I use a rice cooker at times too especially when I make lunch for friends. I also use it to make sweet rice puddings. The latest version is made with arborio rice, coconut milk, cardoon seeds, cinnamon stick and sugar. It works for those with food allergies and carb lovers. It's great with poached fruit, which sneakily uses my last summers frozen fruit stash before this summers arrives.

Lew, the Danishes I grew up with were made with a sweet yeast pastry, rolled out thinly and cut into squares and filled with fruit or custard and fruit. The corners are folded in and it's then baked in a glazed parcel. I was a young woman when I discovered a wonderful version in the Jewish cake shops in Acland Street in St Kilda, a famous cake precinct in Melbourne. It sounds like there are other tasty types of Danishes that I have yet to discover.

Inge, I own a large collection of books as does my husband. Both our daughters read but are not interested in reference books or indeed many of the fiction books we own. When my husband retired from academia earlier this year many of his books went onto a table in the common room and what wasn't taken was put into the recycling. Charity shops in our town basically don't want books unless they are current fiction or light reading. We're the wrong generation to destroy books so we mostly hold onto them knowing we are creating a future problem for our daughters. Many of our friends are in the same position.

Margaret, because we live in rocky, boxwood country I have always imagined that deer would have trouble finding browse but perhaps some of our non-eucalypt species are okay. Over the past twenty years we've only seen single young deer passing through our farm but maybe the numbers are building up and maybe it is just the very good season for them. The deer in Australia, according to rural myth were farmed and turned loose when the bottom fell out of the market. Perhaps the deer we see are the result of escapees? I don't know what the most likely explanation might be.

Warm regards, Helen

Cherokee Organics said...

Hi Lewis, Inge, Claire, and Helen,

Thanks for the lovely comments, however I am unable to reply tonight. Hopefully if all goes well tomorrow, I will be able to write the blog and respond to your comments.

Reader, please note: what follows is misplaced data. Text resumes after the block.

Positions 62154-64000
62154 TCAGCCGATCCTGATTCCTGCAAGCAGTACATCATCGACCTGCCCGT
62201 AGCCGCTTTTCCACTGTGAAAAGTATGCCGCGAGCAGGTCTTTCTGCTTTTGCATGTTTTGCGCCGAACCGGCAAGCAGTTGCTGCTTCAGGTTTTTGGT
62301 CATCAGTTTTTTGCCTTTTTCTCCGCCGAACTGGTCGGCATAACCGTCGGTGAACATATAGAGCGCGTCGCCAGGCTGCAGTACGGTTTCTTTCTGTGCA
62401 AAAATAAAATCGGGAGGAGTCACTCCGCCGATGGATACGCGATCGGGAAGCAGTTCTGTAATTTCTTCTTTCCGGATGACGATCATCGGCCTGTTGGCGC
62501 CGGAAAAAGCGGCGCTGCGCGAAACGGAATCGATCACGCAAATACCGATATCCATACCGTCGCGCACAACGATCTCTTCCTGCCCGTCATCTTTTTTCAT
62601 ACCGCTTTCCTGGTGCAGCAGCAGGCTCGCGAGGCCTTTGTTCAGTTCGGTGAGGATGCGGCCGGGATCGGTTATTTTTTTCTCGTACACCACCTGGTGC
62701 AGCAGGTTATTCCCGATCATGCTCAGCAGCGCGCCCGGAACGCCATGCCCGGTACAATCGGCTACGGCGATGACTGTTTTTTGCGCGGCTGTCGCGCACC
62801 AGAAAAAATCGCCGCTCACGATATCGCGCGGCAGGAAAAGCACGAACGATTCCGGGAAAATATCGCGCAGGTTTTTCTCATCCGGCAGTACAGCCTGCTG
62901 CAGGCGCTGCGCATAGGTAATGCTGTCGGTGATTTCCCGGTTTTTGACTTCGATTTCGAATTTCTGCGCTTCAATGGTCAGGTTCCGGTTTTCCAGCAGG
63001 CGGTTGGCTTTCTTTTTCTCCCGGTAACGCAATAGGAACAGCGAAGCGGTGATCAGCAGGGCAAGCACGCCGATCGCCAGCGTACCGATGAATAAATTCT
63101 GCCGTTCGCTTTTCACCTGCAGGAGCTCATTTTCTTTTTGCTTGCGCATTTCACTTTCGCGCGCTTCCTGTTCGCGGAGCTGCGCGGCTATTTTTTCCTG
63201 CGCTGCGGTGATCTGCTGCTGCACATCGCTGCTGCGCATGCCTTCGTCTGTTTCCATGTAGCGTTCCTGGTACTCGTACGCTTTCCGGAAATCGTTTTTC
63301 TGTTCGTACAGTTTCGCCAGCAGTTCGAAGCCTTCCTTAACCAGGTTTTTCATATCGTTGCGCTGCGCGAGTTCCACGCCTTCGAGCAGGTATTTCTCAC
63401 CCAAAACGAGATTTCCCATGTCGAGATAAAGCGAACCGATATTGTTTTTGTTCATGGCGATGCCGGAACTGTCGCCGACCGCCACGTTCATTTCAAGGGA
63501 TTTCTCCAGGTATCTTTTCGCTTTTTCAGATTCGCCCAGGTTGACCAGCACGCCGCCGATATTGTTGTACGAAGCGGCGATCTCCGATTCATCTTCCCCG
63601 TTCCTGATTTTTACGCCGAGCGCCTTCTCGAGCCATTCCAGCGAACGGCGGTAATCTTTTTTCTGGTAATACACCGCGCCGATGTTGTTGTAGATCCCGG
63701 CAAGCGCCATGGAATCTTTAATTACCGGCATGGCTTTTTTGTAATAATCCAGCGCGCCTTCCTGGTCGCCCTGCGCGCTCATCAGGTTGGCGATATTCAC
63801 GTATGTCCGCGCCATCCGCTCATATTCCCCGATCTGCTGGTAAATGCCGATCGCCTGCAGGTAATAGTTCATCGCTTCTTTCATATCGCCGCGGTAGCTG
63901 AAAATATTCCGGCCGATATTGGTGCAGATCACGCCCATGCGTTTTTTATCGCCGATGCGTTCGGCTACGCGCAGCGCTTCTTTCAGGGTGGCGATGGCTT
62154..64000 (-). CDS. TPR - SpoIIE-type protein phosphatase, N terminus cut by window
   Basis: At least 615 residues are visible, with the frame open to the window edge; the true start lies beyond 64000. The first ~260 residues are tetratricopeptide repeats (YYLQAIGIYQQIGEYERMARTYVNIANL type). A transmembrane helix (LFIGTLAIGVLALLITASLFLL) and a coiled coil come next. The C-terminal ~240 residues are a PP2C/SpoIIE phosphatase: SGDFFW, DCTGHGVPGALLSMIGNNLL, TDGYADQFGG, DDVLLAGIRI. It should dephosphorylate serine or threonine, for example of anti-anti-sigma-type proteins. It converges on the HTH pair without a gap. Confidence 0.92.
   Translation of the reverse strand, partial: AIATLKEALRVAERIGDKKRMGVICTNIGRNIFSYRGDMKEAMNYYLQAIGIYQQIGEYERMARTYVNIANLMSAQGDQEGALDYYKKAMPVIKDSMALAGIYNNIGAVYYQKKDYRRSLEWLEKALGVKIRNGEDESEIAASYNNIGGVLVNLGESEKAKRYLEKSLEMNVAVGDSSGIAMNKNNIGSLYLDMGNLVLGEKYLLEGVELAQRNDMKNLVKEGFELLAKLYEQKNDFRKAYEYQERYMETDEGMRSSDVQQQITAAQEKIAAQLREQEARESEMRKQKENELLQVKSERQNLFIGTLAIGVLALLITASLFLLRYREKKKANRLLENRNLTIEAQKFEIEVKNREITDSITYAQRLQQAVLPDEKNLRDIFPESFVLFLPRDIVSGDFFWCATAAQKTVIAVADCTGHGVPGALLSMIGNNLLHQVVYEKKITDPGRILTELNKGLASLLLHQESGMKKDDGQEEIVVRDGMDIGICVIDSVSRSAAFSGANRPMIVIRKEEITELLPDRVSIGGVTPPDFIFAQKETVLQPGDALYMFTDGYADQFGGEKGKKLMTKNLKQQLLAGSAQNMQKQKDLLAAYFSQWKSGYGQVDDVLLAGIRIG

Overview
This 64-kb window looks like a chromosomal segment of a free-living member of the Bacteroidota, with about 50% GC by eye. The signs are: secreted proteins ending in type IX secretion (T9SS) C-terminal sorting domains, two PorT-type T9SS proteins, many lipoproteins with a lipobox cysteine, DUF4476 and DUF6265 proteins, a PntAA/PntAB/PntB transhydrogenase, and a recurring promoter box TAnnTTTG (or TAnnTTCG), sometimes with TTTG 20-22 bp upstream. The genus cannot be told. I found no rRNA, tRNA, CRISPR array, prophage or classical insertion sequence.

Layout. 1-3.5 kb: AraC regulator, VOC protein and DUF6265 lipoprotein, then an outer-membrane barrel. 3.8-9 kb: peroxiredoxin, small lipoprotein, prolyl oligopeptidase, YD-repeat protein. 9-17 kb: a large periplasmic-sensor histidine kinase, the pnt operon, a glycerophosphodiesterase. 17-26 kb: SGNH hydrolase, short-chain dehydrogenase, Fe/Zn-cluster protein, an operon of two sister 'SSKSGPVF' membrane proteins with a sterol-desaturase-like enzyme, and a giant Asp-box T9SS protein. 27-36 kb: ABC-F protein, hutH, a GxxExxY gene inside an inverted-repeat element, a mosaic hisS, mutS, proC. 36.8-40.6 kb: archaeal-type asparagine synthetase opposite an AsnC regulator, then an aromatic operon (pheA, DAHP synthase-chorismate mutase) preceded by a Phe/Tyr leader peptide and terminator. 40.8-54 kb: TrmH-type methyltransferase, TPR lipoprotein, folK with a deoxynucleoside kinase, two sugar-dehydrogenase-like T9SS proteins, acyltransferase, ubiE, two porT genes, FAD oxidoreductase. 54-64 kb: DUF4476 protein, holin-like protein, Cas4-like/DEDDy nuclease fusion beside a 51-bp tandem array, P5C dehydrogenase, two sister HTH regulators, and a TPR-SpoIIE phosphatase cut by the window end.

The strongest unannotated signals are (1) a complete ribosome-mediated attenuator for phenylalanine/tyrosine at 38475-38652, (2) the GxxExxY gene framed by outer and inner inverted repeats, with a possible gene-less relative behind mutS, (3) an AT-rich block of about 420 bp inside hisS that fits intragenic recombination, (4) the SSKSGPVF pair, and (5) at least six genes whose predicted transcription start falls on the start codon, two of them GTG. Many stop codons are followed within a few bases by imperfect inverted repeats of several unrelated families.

I had an interesting afternoon as one of the new locals put on a "do" afternoon tea thing for all of the neighbours and lots of people turned up. I was mildly surprised to learn that one of the local kids had built their own forge and was learning blacksmithing skills - as you do! I was an idiot at that age, so total respect and a good thing for the future.

Cheers

Chris

orchidwallis said...

Hello again

Claire is spot on with her daffodil advice i.e. dead head them and leave the leaves to die down which does look terrible.

@Helen
I am lucky that the Oxfam shop in town is solely for books and records. They will take the most erudite stuff and are taking the books I have that are in German. I can read German with a dictionary but the old Gothic script is a pain. Mainly I read the German children's books.

Inge

LewisLucanBooks said...

@ Helen - Yes, I looked into Danish and didn't see anything like the muffin that I got. Maybe the tag on the pastry tray hadn't been changed? I think the bakery is a two person operation and they may be a little run ragged. Looking at the images of Danish on Google, I think it may be a kind of catch all term. My, it sure comes in a lot of versions. Generally, round and flat-ish ... yeast dough with lots of butter and many layered so it's flakey. And then a plethora of different stuffings or gooey toppings.

There used to be a Jewish Deli / Restaurant in Portland, Oregon called "Rosa's". Pastry to die for. The woman who started and ran the business put out two cookbooks that I recently stumbled across. "Grandma Rose's Book of Sinfully Delicious Snacks, Nibbles, Noshes and Other Delights" and "Grandma Rose's Book of Sinfully Delicious Cakes, Cookies, Pies, Cheese Cakes, Cake Rolls & Pastries." Haven't dipped into them, yet.

It was one of those places that, if you were a "sophisticated" young person, you went to after high school dances. :-). A great place to impress a date :-). One of those places with ancient waitresses who always took care of the youngsters, if you behaved yourself. Lew

LewisLucanBooks said...

Yo, Chris - Runaway mule, part II. Late yesterday afternoon, I glanced out the window and there was Willie, heading up the logging road, again. I shooed him back the right way, and gave his owner, Roamie a call. He was here in half an hour, but in the meantime, I had to shoo Willie back one more time. His owner brought me two packs of ground venison and two packs of moose round steak! That will be a first. :-)

When I was a kid, my folks used to make what they called "Swiss Steak." Deer round steak, cooked long and slow with tomatoes and onions, on the stove top. Fork tender. The gravy went on baked potatoes. I'll have to look around and see if I can find a recipe.

Landlords wife is out of town this weekend, so, I managed to get two loads of laundry done. One more and I'll be caught up. LOL, I had to ride heard on the filling part, to make sure the washer didn't run out of water. Had a 5 gallon bucket of water, at hand, just in case. Well, less trouble and bother than a stream and a flat rock. :-)

Oh, the mule owner said there is a bear down in the bottom land, behind my place. He's been dumping apples for the bear and will probably shot it, pretty soon. Maybe I'll get a bear steak? Another first. Lew